Monday, July 30, 2012

What does 2% Milk Actually Mean?

Photo used under Creative Commons 

There are many misconceptions about what the different terms for milk mean. For example, some may believe that 2% milk means that the manufacturers took out all but 2% of the fat. This is not true. The 2% means that 2% of the weight is milk fat. For example, a cup of 2% milk weighs 224 grams. Of that, 5 grams are fat. Five dived by 224 is 2.23%.


  • Myth: 2% of the calories come from fat
One cup of 2% milk has 124 calories. There are 5 grams of fat in a cup of milk and each gram has 9 calories. Therefore there are 45 calories of fat in a cup of milk, which makes up 36.29% of the calories. In other words, 36.29% of the calories in 2% milk come from the fat.  This is because the amount calories per gram of fat (9) is greater the amount of calories per gram of protein and carbohydrates (4).




  • Myth: You have to drink nonfat milk to lose weight
This is far from the truth. Though nonfat milk has 64 fewer calories than whole milk per cup, it doesn't necessarily make you thinner. Milk has a lot of sugar (about 12 grams per cup). The fat found in milk actually slows down the body's blood sugar spike, which can help curb appetite. When we take out the fat from milk we are actually increasing the glycemic index of our milk and making us more likely to overeat and overindulge.

  • Myth: Whole milk has loads of fat
In every cup of whole fat milk (240 grams) there are 8 grams of fat. Eight divided by 240 is 3.33%. Just like we call some milk, "2%" or "1%," we can call whole milk, "3.33%." Eight grams of fat or 3.33% is not too high, especially considering that fat is good for us

Start drinking whole milk. It's delicious. It's more filling than nonfat. And most importantly, it's perfectly healthy. 

6 comments:

  1. 8 grams of fat is 44% of your recommended daily fat intake (on a 1,600 calorie per day diet).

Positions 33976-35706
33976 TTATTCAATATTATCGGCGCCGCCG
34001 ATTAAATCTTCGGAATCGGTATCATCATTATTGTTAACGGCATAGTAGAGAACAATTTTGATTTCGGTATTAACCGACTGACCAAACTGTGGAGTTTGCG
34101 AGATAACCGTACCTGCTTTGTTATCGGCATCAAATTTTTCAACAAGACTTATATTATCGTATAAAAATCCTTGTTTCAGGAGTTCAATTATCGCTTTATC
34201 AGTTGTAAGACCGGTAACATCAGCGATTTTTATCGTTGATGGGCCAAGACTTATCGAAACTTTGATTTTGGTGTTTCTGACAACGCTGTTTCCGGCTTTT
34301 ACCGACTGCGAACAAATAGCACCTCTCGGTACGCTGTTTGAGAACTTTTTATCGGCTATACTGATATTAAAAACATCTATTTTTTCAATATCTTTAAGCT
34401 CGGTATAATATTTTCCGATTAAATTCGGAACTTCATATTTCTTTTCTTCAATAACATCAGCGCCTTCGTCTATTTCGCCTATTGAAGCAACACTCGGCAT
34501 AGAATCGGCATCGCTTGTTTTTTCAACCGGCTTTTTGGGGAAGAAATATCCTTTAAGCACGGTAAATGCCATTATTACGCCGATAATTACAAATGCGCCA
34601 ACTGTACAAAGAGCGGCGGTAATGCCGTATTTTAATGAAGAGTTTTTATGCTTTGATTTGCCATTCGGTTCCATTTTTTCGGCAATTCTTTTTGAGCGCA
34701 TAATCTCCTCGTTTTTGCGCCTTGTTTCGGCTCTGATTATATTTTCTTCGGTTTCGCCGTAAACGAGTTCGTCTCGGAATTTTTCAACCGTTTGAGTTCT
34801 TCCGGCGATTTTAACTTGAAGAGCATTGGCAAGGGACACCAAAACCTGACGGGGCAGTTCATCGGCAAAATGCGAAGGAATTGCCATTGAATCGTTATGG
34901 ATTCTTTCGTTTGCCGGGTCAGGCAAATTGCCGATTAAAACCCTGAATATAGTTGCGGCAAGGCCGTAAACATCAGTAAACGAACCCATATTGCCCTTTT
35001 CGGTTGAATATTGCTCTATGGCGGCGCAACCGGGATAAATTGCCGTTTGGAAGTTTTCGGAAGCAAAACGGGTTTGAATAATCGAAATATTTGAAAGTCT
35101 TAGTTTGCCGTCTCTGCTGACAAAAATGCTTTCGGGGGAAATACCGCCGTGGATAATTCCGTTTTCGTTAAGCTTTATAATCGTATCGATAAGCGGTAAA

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  2. For a 1600 calorie diet, it is recommended one gets 44 to 62 grams of fat. This would mean that a cup of milk is 18.2% to 12.9% of the daily fat maximum. Myfitnesspal recommends that I eat 55 grams of fat when I exercise enough to eat 1600 calories in a day.

    Where did you find your information out?

    To be honest, I'm not all too worried about fat. I think what's more important is that I stay within a certain calorie range (1300-1500 calories usually), exercise, and eat cleanly (a few processed foods as possible, which reduces the amount of simple carbs that I eat too).

    Also, I strive to eat food with as little manipulation that I can handle. So if I want to eat less fat I will just drink less milk (I usually will have at most a half of cup when I do have milk) instead of changing the milk I do drink. Consistent with this mindset, I'm not eating fake sugars even though they have zero calories.

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  3. Sorry. Seems that google and the FDA disagree. Looks like you are right.

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  4. I don't know how you computed 44%. According to the FDA, the upper limit on fat intake is 65 grams based on a 2000 calorie diet. If we decide to compute the amount for 1600 calories assuming the relationship between fat and calorie consumption is linear, then the upper limit would then become 52 grams. 8/52 is 15%, not 44%.

    I get my nutritional information from a variety of sources including the the FDA, as well as peer-reviewed studies, recommendations from health institutions such as kaiser, and dietitians that I read online (often through a google search, yes). Relying on one source, such as the FDA, is limiting. The FDA told people that "fat" was making them fat- the lipid hypothesis - turned out it wasn't that. They told us trans fat was good, turned out it is killing us. They told us salt is giving us heart attacks- there's evidence to disprove this.

    I'm not saying the FDA is evil, just that I take their advice with a grain of salt.

    I've said it many time before, but when people argue with me about things like eating too much fat from nuts or too much sugar from fruit, my response is this: What obese person do you know that got fat off of eating too many fruits, veggies, and nuts?

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  5. I don't know how trustworthy this guy is, but,

    http://www.huffingtonpost.com/dr-mark-hyman/dairy-free-dairy-6-reason_b_558876.html

    A lot of what is written there, I have also been told by some of my doctors.

    However, it seems like the point of this post of yours is that if you are drinking 2% milk, you should drink whole milk, not just "drink milk." Which is fine.

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    Replies
    1. Thank you for the article - I enjoyed reading it. Yes, you understood to the point of my post. I should have also noted that I drink milk seldomly and when I do, it's at most half of a cup.

      I might consider doing his 2-week dairy-free experiment. I may wait until my yogurt is all finished up though. :)

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